I followed Lent to Kentucky, whither also went Captain I. W. Lees. Familiar with the field, after some investigation of the state of public opinion in Hardin county, I am satisfied that had Arnold stood his ground unflinchingly not a dollar could have been wrung from him by legal proceedings, no matter what the proof. And, moreover, at that time the matter of exact proof was not as easy as later on.

Negotiations leading to a compromise took place in which I played a part. These resulted in a compromise by which Arnold surrendered $150,000 on consideration of immunity from further litigation. The money was turned over to Mr. Lent personally. What disposition was made of it I am not informed, but understood that it was retained by the recipient to make good his personal loss.

So Arnold, left, according to his own statements, with an uncontested fortune of nearly half a million dollars, everywhere enjoyed the esteem and high respect which broadcloth and a large cash balance invariably inspire. But he did not live long to enjoy prosperity. Arnold, among other ambitions, wanted to shine in finance, and for this purpose opened a bank in Elizabethtown, and for a time did a rushing trade, to the great irritation of his business rivals. The quarrel became very bitter, and as differences of opinion were only arbitrated in one way in Hardin county at the period mentioned, the first time Arnold met one of his competitors the two opened fire at each other on the street, after the manner of the best traditions. Arnold never lacked courage, and had all the best of the arbitration, having winged his man once, when his antagonist's partner appeared in a doorway and landed the greater portion of a charge of buckshot in the diamond discoverer's shoulder. His wounds were considered fatal, but his iron constitution carried him far toward recovery, and he was considering with pleasant anticipation a second meeting with the bankers, with six-shooters instead of a clearing-house to balance the account, when he was seized with pneumonia. Under this last affliction the tough old campaigner, after a hard struggle, weakened and died. This happened, I think, near the close of 1873, so that Arnold's prosperity was short-lived.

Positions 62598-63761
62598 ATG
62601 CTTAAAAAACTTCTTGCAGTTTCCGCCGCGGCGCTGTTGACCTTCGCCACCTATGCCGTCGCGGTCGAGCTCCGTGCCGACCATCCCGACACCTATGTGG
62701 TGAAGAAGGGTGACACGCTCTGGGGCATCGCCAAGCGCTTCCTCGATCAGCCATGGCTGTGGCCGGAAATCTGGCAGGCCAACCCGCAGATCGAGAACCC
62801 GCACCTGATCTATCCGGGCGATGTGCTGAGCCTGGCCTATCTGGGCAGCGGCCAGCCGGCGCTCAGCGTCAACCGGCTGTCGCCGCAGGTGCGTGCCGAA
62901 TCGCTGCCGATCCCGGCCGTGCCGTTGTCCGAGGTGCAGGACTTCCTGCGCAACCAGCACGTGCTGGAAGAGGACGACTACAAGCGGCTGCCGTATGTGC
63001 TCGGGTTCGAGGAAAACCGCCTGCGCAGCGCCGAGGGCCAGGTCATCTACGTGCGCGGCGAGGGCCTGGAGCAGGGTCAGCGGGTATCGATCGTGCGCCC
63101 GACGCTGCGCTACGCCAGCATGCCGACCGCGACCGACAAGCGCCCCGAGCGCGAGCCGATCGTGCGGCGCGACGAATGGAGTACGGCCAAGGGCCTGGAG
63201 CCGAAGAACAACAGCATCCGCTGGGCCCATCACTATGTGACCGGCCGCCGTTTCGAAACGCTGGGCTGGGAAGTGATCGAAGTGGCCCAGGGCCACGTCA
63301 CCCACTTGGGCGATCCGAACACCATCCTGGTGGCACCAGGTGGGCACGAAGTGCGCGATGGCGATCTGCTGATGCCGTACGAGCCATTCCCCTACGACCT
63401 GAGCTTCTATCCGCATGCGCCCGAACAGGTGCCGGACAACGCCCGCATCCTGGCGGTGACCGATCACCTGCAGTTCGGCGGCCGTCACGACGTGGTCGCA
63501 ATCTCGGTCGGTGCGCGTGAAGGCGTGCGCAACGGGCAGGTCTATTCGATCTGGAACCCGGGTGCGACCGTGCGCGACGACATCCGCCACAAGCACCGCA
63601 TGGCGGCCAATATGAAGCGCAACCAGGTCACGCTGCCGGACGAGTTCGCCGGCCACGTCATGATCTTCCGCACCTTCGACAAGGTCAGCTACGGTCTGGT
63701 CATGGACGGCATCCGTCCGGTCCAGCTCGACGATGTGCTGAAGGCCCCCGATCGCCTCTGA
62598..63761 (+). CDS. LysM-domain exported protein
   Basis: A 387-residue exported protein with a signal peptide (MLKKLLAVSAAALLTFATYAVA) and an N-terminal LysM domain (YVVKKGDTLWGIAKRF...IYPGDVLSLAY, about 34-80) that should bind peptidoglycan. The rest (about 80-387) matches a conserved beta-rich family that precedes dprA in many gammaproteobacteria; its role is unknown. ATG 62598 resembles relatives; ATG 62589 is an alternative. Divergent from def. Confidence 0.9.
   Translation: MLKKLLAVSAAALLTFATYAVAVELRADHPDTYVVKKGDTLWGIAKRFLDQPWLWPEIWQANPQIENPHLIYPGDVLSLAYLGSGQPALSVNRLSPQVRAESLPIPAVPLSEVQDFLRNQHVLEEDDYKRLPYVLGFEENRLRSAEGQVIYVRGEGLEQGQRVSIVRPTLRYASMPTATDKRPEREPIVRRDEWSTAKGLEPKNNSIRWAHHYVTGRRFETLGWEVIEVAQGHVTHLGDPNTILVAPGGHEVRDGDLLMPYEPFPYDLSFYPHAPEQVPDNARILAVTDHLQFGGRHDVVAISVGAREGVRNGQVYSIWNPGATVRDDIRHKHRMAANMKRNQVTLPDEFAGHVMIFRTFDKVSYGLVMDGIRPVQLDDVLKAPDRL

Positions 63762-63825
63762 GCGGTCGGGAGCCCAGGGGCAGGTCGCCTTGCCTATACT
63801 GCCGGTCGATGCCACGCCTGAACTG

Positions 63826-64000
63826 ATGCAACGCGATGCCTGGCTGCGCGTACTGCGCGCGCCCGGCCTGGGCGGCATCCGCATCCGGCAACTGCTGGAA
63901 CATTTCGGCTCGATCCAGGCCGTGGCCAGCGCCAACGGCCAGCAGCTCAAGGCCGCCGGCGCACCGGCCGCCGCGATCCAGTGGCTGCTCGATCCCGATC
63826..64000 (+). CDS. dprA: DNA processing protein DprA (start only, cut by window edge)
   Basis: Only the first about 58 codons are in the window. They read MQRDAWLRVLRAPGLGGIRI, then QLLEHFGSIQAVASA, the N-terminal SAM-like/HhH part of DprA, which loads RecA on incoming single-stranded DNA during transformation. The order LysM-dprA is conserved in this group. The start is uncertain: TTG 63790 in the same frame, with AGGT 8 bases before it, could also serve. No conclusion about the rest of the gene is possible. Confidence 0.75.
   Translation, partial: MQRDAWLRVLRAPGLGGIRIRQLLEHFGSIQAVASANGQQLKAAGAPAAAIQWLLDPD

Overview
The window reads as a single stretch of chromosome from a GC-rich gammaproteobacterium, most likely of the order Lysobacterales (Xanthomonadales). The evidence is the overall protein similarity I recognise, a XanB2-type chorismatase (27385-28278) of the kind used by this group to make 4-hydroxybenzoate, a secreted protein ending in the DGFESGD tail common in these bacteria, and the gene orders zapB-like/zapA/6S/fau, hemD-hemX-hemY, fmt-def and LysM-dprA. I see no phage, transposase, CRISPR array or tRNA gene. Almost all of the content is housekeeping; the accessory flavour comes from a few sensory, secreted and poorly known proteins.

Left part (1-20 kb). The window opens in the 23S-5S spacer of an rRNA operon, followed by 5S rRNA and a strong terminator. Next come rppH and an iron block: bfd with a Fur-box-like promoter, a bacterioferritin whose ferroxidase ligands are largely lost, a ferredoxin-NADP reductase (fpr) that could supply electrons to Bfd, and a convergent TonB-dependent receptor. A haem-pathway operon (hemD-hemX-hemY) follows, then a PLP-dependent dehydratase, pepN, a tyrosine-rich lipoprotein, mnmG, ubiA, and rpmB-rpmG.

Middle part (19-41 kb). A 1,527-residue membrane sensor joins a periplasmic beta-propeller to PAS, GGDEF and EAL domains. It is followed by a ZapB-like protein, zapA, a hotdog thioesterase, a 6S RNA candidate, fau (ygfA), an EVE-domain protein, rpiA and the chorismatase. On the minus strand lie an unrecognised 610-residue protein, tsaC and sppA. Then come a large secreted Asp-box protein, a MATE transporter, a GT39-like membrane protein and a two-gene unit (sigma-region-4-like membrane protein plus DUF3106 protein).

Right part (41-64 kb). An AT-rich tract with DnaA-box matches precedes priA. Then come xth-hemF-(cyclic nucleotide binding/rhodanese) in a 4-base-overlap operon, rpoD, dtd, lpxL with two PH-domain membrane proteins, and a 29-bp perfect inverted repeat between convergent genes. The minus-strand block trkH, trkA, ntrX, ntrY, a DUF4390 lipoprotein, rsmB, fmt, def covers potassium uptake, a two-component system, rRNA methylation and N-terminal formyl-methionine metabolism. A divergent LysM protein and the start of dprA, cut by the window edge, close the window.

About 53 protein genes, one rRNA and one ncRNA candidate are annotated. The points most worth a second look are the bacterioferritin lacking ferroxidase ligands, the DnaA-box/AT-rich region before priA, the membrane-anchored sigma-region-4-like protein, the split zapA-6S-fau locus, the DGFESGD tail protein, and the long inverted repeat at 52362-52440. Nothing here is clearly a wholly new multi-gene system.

What became of Slack? That was a question often asked, but never answered in a satisfactory way. As I said, the last time I ever saw him was when I left the diamond fields with the Janin party. He and Rubery remained behind. When these two separated Rubery came to San Francisco, while Slack took an eastbound train. Many attempts were made to locate him at a later day. He was heard from at various points - St. Louis, New Orleans, Memphis and Mobile. Always it turned out to be another Slack. Finally the impression became general that he must have gone abroad and hid his identity in another land.

But the strange part of it was that Arnold had all the money, or nearly all of it, as appears by his signed statements and later by the inventory of his estate, which corresponded. Granting every possible contingency, the share of Slack was either practically nothing or very small, not to exceed $30,000 at the utmost. As they always figured as partners, and as Slack, though not the spokesman, appeared a man of force, I have always considered that a deep mystery hung over his fate. It seems not unlikely that he died somewhere in the Western country, probably among strangers, and never participated in the profits of the diamond fraud at all.